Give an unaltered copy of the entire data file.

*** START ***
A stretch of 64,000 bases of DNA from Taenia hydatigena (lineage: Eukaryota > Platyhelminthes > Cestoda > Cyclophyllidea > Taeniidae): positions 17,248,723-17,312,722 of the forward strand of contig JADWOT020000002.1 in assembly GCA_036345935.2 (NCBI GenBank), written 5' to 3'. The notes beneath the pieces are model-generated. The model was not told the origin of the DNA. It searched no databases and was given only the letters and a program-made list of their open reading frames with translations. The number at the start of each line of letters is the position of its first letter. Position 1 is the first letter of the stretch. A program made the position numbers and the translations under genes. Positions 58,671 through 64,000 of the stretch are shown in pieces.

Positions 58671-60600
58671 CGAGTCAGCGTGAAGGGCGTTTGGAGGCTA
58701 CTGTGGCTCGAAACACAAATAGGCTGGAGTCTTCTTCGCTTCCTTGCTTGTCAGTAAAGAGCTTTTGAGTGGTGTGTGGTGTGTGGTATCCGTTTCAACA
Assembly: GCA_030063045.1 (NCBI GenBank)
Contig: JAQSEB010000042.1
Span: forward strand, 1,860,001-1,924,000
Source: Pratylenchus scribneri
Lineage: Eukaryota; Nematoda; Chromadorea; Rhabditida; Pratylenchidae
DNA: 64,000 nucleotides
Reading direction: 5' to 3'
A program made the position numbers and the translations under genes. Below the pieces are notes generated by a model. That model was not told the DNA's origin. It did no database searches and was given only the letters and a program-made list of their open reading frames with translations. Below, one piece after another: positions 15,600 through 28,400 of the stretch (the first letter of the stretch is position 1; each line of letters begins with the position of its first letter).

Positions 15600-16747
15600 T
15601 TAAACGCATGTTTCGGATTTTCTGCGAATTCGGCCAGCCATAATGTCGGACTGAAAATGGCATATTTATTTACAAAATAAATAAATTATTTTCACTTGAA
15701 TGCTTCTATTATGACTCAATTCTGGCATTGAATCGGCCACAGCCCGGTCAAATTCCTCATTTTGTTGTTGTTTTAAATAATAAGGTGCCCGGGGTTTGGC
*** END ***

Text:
A stretch of 64,000 bases of DNA from Taenia hydatigena (lineage: Eukaryota > Platyhelminthes > Cestoda > Cyclophyllidea > Taeniidae): positions 17,248,723-17,312,722 of the forward strand of contig JADWOT020000002.1 in assembly GCA_036345935.2 (NCBI GenBank), written 5' to 3'. The notes beneath the pieces are model-generated. The model was not told the origin of the DNA. It searched no databases and was given only the letters and a program-made list of their open reading frames with translations. The number at the start of each line of letters is the position of its first letter. Position 1 is the first letter of the stretch. A program made the position numbers and the translations under genes. Positions 58,671 through 64,000 of the stretch are shown in pieces.

Positions 58671-60600
58671 CGAGTCAGCGTGAAGGGCGTTTGGAGGCTA
58701 CTGTGGCTCGAAACACAAATAGGCTGGAGTCTTCTTCGCTTCCTTGCTTGTCAGTAAAGAGCTTTTGAGTGGTGTGTGGTGTGTGGTATCCGTTTCAACA
Assembly: GCA_030063045.1 (NCBI GenBank)
Contig: JAQSEB010000042.1
Span: forward strand, 1,860,001-1,924,000
Source: Pratylenchus scribneri
Lineage: Eukaryota; Nematoda; Chromadorea; Rhabditida; Pratylenchidae
DNA: 64,000 nucleotides
Reading direction: 5' to 3'
A program made the position numbers and the translations under genes. Below the pieces are notes generated by a model. That model was not told the DNA's origin. It did no database searches and was given only the letters and a program-made list of their open reading frames with translations. Below, one piece after another: positions 15,600 through 28,400 of the stretch (the first letter of the stretch is position 1; each line of letters begins with the position of its first letter).

Positions 15600-16747
15600 T
15601 TAAACGCATGTTTCGGATTTTCTGCGAATTCGGCCAGCCATAATGTCGGACTGAAAATGGCATATTTATTTACAAAATAAATAAATTATTTTCACTTGAA
15701 TGCTTCTATTATGACTCAATTCTGGCATTGAATCGGCCACAGCCCGGTCAAATTCCTCATTTTGTTGTTGTTTTAAATAATAAGGTGCCCGGGGTTTGGC